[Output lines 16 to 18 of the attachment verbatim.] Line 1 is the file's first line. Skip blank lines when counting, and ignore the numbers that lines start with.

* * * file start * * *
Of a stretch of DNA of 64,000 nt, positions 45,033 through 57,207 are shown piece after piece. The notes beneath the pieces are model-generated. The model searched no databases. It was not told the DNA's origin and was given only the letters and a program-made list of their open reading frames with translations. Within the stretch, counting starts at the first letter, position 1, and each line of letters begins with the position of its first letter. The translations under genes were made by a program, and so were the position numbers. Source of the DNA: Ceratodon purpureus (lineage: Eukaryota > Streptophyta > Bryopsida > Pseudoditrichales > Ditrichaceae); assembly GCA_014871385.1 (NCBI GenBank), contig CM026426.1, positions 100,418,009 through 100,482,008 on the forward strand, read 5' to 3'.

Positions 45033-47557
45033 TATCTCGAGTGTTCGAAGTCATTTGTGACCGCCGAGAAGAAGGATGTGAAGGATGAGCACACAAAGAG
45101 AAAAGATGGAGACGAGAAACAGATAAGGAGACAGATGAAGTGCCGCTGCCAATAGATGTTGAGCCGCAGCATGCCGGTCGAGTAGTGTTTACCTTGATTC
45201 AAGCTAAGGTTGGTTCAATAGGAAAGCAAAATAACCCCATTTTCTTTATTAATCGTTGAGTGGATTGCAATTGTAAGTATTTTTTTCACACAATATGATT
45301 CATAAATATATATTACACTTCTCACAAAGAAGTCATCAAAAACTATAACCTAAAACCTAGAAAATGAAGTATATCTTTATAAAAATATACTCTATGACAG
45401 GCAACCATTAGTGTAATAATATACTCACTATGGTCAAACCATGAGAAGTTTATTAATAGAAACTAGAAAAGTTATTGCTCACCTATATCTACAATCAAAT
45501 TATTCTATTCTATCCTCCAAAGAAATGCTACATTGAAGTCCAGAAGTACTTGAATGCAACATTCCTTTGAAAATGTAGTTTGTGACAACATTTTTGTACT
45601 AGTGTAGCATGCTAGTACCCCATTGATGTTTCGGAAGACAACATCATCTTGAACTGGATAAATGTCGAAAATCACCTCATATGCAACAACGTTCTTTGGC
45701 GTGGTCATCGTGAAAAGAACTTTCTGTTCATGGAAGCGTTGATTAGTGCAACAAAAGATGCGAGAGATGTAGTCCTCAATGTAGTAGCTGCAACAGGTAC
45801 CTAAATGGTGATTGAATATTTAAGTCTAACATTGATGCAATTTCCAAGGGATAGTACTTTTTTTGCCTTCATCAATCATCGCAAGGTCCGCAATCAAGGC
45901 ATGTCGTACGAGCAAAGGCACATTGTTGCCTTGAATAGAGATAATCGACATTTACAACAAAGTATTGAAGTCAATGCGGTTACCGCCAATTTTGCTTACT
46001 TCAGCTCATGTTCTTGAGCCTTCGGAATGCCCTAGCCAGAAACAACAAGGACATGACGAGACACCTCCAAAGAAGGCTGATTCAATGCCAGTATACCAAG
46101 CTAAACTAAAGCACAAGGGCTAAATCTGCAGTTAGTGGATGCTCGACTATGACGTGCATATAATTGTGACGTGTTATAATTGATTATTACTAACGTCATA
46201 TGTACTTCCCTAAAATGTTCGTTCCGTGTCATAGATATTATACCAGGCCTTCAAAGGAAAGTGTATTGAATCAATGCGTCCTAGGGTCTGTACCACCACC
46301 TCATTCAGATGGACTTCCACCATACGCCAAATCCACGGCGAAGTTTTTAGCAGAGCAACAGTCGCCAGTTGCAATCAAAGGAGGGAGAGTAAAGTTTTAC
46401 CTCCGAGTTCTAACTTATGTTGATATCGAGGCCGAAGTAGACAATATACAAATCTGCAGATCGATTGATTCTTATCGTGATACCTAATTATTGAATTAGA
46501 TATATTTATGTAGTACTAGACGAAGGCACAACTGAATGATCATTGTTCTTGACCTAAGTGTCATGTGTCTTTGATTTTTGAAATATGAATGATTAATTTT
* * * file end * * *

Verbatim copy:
46301 TCATTCAGATGGACTTCCACCATACGCCAAATCCACGGCGAAGTTTTTAGCAGAGCAACAGTCGCCAGTTGCAATCAAAGGAGGGAGAGTAAAGTTTTAC
46401 CTCCGAGTTCTAACTTATGTTGATATCGAGGCCGAAGTAGACAATATACAAATCTGCAGATCGATTGATTCTTATCGTGATACCTAATTATTGAATTAGA
46501 TATATTTATGTAGTACTAGACGAAGGCACAACTGAATGATCATTGTTCTTGACCTAAGTGTCATGTGTCTTTGATTTTTGAAATATGAATGATTAATTTT